Vultures are at the top of the food chain and have an important ecological function. They reduce the spread of harmful bacteria and microorganisms to the environment, by rapidly consuming decomposing organisms. Vultures can cover 400-500 kilometers daily in search of carcasses. They generally glide making use of their large wingspan (up to 3 meters) and thermals of heated air and thus do not consume much energy. The most striking example of what would happen if vultures went extinct comes from India. Diclofenac, a painkiller used in the treatment of cattle (and people) in India, causes the collapse of the kidneys of vultures that feed such cattle carcasses with Diclofenac. This has resulted in a 95 % to 99 % decline in the populations of the three most common vulture species in India. As a result, carcasses started decomposing for a longer period, and the number of stray dogs that feed on carcasses increased by 20 in some areas. Majority of the world fatalities from rabies happen in India and many stray dogs carry rabies. It has been estimated that the extinction of the vultures in India has led to 50,000 additional deaths from rabies until up to 2006. In addition, the extinction of vultures has inflicted a spiritual crisis on the Zarathustran sect of Parsis, who leave their dead to the vultures. Now, there are no vultures to consume the Parsi dead, and the Parsi does not know what to do. Presently, there are vulture restaurants in India and Nepal for providing these scavengers with chemical free food, obtained from butchers and villagers. These restaurants also attract nature tourists.
Because our preliminary investigation has shown that Diclofenac is being produced in Turkey and is now being used for veterinary purposes as well, and because many vultures feed on the carcasses of hunted wild boars that are not consumed by the large majority of the Turkish population due to religious reasons, KuzeyDoğa decided to proactively provide a clean food source for vultures before their numbers started declining like in other places. In addition, as animal husbandry becomes less traditional in Turkey, as more animals are kept indoors, as open garbage dumps are closed, and as slaughterhouses become modernized, many traditional food sources for vultures are disappearing. In fact, the European Union recently reversed its ban to leave animal carcasses outside. This ban resulted in the loss of a critical vulture food resource and now, once again animal carcasses in Europe are left outside to provide food for declining vultures.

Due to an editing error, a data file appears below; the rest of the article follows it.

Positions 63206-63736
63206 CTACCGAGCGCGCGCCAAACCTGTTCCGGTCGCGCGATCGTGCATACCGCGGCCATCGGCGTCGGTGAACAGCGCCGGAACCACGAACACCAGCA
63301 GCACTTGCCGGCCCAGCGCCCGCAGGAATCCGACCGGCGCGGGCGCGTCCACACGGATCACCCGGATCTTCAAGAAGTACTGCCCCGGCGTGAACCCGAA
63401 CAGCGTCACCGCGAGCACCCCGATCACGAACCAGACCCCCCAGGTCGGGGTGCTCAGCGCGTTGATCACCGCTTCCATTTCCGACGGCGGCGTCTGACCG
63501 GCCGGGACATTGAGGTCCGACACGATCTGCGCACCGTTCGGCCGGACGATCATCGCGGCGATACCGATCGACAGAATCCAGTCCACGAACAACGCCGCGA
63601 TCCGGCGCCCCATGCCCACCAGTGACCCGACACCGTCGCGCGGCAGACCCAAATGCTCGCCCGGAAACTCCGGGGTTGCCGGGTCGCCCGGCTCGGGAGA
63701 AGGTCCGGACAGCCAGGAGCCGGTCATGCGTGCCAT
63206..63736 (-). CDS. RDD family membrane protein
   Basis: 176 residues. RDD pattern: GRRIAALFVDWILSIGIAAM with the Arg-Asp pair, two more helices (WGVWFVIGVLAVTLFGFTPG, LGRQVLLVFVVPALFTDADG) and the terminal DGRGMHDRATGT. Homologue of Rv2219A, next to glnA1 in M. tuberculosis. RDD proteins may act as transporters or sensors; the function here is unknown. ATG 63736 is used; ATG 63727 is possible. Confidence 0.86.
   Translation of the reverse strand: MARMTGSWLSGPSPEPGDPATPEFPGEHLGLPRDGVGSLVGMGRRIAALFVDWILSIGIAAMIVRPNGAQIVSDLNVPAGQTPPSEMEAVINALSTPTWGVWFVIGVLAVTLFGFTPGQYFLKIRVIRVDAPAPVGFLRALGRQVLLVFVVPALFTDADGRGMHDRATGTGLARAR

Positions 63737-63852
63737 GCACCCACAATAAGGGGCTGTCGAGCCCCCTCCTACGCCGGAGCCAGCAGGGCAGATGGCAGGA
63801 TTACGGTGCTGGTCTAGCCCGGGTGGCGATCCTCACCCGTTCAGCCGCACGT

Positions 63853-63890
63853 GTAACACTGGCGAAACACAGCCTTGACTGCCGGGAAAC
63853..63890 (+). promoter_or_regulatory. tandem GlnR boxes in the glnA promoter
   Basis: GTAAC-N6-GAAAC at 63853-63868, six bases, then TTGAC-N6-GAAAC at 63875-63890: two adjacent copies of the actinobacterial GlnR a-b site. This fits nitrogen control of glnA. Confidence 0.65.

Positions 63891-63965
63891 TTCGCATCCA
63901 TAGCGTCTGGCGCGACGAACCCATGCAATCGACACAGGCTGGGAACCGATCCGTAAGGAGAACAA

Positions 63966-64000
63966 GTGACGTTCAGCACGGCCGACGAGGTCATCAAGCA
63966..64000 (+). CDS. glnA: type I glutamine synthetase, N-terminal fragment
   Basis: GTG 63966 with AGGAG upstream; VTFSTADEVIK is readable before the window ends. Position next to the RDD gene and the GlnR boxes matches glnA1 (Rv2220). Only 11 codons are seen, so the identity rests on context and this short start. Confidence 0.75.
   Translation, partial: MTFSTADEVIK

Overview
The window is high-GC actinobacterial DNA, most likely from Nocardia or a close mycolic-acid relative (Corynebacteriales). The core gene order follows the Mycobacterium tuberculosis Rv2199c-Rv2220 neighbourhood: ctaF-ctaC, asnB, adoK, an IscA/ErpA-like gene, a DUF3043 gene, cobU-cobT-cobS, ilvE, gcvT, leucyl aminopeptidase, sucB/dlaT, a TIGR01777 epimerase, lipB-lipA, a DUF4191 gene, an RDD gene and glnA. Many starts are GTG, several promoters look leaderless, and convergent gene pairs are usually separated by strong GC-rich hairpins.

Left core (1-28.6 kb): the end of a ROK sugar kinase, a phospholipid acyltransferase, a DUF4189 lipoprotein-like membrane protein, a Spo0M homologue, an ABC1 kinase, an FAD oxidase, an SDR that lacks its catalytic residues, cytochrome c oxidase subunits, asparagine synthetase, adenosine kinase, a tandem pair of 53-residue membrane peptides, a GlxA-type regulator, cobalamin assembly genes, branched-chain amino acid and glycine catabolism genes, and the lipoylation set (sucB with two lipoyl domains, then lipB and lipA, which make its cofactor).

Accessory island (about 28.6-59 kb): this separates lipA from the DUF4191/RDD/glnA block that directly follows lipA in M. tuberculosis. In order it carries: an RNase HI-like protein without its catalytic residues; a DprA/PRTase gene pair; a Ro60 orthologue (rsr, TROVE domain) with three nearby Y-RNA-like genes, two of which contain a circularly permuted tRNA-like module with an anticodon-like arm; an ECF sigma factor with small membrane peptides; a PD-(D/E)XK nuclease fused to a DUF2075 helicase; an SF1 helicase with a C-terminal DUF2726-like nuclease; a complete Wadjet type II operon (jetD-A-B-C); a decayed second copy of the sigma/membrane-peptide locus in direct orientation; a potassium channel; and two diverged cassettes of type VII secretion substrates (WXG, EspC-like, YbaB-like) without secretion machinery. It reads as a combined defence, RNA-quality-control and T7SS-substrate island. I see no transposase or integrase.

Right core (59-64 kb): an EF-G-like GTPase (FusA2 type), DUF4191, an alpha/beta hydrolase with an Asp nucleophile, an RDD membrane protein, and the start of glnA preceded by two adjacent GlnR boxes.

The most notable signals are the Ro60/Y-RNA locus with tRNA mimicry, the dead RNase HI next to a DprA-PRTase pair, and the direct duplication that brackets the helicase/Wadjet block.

Even though our primary motivation in creating the vulture restaurant is vulture conservation, birdwatchers, nature photographers, and nature lovers who visit these restaurants contribute to the local economy via nature tourism. Local people in countries like Bulgaria, Mexico, South Africa, Nepal and Spain earn income from vulture restaurants and we hope that the presence of the vulture restaurant will attract nature tourists to Iğdır.